A couple of years ago, the Army gave the lousy three-round-burst selector switch that was used on the M16A2 and successors, and the original M4, two in the chest and one in the head. There are still firearms with the bad trigger mechanism kicking around the services, but this decision was the beginning of the end of a gadget that was beloved of ordnance officers and log dogs, but utterly loathed by the guys who actually had occasion to launch those bursts in the direction of an armed enemy.
Burst mode has been experimented with almost as long as automatic firearms have existed; for example, some sources claim the 1890-1900 Italian Cei-Rigotti carbine was so fitted, although the best Cei-Rigotti source on the net, this page at Forgotten Weapons, doesn’t mention it.
Ultimately, this bit of 1960s technology was adopted in the 80s by the US Army and USMC, and had about a 30-year run in service, but it’s on the way out, with many powers opting to arm their men with a conventionally select-fire assault rifle, with safe, semi, and full-auto settings.
This is primarily because a burst selector solves a problem that doesn’t really exist with trained troops: troops firing rifles and carbines as if they were great-grandad’s water-cooled Maxims. Anyone can be trained and led to fire short, effective bursts, and anyone who’s been well trained uses an assault rifle in semi mode well over 90% of the time.
The New Zealand MARS-L is typical of current assault rifles: conventionally configured, AR based, highly modular, and lacking a burst option.
Where the burst-selector option is ordered, as it was by the mid-1980s USMC and Army, it’s often because logisticians and ordnance guys are having fantasies about all the money they can save in training, and a reduced logistics burden in combat, by taking the Talk To A Crowd® setting off their Joes’ automatic rifles.
They always seem to reach this blinding beacon of brilliance without much interface with combat guys, who are comforted by the security blanket of a Crowd Control switch, even if they’ve never needed or used it. Because when you do need it, you need it urgently.
There have been a wide range of burst selectors proposed over the years. Colt seems to have cataloged, at one time or another, at least one of each!
The most common burst selectors, though, have three or four positions.
- The three-position selector is usually configured Safe/Semi/Burst, with the burst usually being 3 rounds, sometimes 2 or 4. We use this form of shorthand: S/1/3.
- A second variation, seldom seen, is Safe/Burst/Auto. S/3/∞.
- The four-position selector is usually configured Safe/Semi/Burst/Auto. S/1/3/∞.
- It’s not, by definition, a “burst” selector, but the widespread safe/semi/auto selector we render as S/1/∞.
It’s also possible that a design separates the safety and fire-control selector. Weapons that did that included the M1918 BAR, the M2 Carbine, and various German select-fire weapons, like the MP.44 and FG.42. It was only postwar, with the HK/CETME system, the AK, and the AR-10 and successors that the idea of a combined safety/selector became the global standard.
Recent purchases have tended not to include a burst selector.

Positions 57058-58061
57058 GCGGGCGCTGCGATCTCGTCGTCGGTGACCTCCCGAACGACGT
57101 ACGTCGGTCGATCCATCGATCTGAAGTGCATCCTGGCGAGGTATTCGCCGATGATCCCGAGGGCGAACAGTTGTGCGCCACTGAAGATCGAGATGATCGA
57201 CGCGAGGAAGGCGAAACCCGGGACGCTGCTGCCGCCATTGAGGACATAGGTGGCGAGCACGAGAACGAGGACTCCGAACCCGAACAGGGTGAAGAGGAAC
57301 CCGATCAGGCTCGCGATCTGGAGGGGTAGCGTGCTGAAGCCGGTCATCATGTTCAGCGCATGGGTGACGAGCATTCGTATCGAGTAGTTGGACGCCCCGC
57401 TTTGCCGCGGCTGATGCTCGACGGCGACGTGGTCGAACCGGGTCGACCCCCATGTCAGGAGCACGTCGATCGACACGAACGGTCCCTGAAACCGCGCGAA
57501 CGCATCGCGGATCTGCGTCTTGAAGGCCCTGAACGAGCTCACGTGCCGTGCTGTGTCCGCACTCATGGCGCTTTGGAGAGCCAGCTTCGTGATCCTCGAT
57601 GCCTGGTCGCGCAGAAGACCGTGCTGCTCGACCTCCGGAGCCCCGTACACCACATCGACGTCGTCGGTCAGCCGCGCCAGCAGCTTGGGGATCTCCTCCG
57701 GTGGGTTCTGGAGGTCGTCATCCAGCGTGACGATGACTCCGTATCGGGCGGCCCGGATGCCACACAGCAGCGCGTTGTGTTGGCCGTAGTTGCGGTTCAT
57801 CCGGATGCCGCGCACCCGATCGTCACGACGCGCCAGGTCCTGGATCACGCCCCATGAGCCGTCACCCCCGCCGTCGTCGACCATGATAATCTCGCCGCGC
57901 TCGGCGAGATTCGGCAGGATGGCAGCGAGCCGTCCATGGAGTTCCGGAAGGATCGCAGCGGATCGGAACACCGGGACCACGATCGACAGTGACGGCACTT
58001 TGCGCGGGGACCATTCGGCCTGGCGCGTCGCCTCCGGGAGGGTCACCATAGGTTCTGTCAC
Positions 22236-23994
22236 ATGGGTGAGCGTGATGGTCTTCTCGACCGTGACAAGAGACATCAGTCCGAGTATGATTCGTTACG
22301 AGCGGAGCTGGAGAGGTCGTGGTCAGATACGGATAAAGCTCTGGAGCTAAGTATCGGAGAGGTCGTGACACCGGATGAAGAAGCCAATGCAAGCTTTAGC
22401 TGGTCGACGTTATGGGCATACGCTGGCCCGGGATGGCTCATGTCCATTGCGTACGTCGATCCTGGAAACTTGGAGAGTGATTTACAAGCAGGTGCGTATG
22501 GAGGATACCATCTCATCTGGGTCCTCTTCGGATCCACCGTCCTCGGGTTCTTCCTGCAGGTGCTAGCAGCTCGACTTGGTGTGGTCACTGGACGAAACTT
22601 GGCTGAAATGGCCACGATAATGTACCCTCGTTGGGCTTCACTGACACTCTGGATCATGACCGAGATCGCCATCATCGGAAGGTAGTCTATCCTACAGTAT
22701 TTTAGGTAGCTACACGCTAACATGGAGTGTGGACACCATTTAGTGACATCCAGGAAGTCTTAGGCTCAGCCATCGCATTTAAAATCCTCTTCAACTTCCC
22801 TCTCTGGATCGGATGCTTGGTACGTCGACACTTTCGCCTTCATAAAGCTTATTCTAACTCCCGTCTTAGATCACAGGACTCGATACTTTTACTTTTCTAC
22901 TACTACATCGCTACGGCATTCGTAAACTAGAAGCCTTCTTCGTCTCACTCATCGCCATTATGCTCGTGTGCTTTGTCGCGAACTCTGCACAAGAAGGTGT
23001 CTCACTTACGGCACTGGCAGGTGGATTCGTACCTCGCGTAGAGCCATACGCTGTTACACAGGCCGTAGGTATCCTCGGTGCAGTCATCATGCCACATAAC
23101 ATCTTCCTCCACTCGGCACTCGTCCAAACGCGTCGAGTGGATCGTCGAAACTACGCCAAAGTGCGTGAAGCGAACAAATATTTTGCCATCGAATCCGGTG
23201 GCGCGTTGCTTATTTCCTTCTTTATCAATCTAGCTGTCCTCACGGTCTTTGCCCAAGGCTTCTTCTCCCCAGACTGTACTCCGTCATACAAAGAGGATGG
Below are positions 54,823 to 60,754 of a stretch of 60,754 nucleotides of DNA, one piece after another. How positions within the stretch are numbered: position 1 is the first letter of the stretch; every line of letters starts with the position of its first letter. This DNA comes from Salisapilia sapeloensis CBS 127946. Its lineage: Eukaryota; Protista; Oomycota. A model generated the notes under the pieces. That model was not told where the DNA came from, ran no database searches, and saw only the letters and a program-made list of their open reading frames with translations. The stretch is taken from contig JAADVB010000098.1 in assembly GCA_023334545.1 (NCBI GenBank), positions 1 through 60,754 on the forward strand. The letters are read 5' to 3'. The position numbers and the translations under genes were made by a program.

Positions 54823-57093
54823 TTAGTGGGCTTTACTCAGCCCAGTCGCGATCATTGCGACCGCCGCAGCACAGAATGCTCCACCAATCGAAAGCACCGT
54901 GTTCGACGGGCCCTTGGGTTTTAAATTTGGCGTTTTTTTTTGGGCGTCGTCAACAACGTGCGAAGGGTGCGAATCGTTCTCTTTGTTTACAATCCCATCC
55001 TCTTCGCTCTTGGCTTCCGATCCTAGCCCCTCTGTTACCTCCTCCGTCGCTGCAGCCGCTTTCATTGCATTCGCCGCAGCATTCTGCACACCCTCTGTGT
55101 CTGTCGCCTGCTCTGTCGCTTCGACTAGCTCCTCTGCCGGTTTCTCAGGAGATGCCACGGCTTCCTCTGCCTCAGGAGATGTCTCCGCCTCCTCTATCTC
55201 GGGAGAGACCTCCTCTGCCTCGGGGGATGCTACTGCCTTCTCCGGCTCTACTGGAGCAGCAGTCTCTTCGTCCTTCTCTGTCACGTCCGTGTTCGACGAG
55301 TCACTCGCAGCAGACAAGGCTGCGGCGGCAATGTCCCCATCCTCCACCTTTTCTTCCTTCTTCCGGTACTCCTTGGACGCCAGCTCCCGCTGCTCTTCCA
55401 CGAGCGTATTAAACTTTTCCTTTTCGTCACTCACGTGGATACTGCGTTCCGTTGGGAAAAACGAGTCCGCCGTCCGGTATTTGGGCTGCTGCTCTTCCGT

Recent (2015-16) Infantry Rifle Purchases and Competitions1 (not comprehensive)
|US||M4A1||5.56||S/1/∞||M4 and M16 with burst.|
|France||AIF (competitors include HK 416 SCAR-L, ARX160A3, SIG 550/553, HS Produkt VHS-2)||5.56||S/1/∞ (not 100% certain. But the COTS rifles France has considered are all S/1/∞).||FAMAS w/ S/1/3/∞. One selector selects safe/semi/auto, a second control makes auto 3 shots or full-auto|
|India||Excalibur MIR (improved INSAS)||5.56||S/1/∞||INSAS w/burst/FAL/AK|
|Czech Republic||CZ 806 Bren2||5.56||S/1/∞||CZ805 Bren w/ S/1/2 burst|
|UAE||Caracal CAR 816 (AR-15/HK416 knockoff)||5.56||S/1/∞||Chinese Nationalist T91 w/ S/1/3/∞ and others|
|Australia||Thales EF88/F90||5.56||S/1/∞||F88 (Thales-built AUG) w/ S/1/∞|
|New Zealand||MARS-L (LM&T CGB16)||5.56||S/1/∞||Steyr AUG A1 w/ S/1/∞|
|Turkey||MPT-76 (HK417 derivative)||7.62 x 51 mm||S/1/∞||G-3 with S/1/∞|
|Italy||Beretta ARX-200||7.62 x 51 mm||S/1/∞||Limited buy as DMR rifle|
|UK||L129A1 (LMT LM308)||7.62 x 51 mm||S/1||Limited buy as DMR rifle|
There is one burst device which has potential, and that is a very high rate of fire burst, as configured in the never-deployed HK G11 caseless-ammunition rifle, and the Russian AN-94. In that type of mechanism, a slow, highly controllable rate of fire is used for full-automatic, user-controlled firing, but if “burst” is selected it’s delivered at a much, much higher rate of fire. The purpose is to use a small, dispersed burst to “correct” for aiming error by the shooter. As you might expect, even this burst device, which is potentially more practical than the usual type which cycles at the usual cyclic rate, is more of a mathematician’s delight than an infantryman’s.
Along with the definite decline of burst selectors, we also note that bullpups are also losing market and mind share. The Australians have gone with a new version of their bullpup, and France is considering replacing their bullpup FAMAS F1 and G1 with another bullpup (the Croatian VHS-2), but all the other candidates for the new AIF rifle are conventionally laid out.
- Source: Valpolini, Paolo. Small Arms. European Defense Review, Nº. 26., March/April 2016. pp. 19-26.
Kevin was a former Special Forces weapons man (MOS 18B, before the 18 series, 11B with Skill Qualification Indicator of S). His focus was on weapons: their history, effects and employment. He started WeaponsMan.com in 2011 and operated it until he passed away in 2017. His work is being preserved here at the request of his family.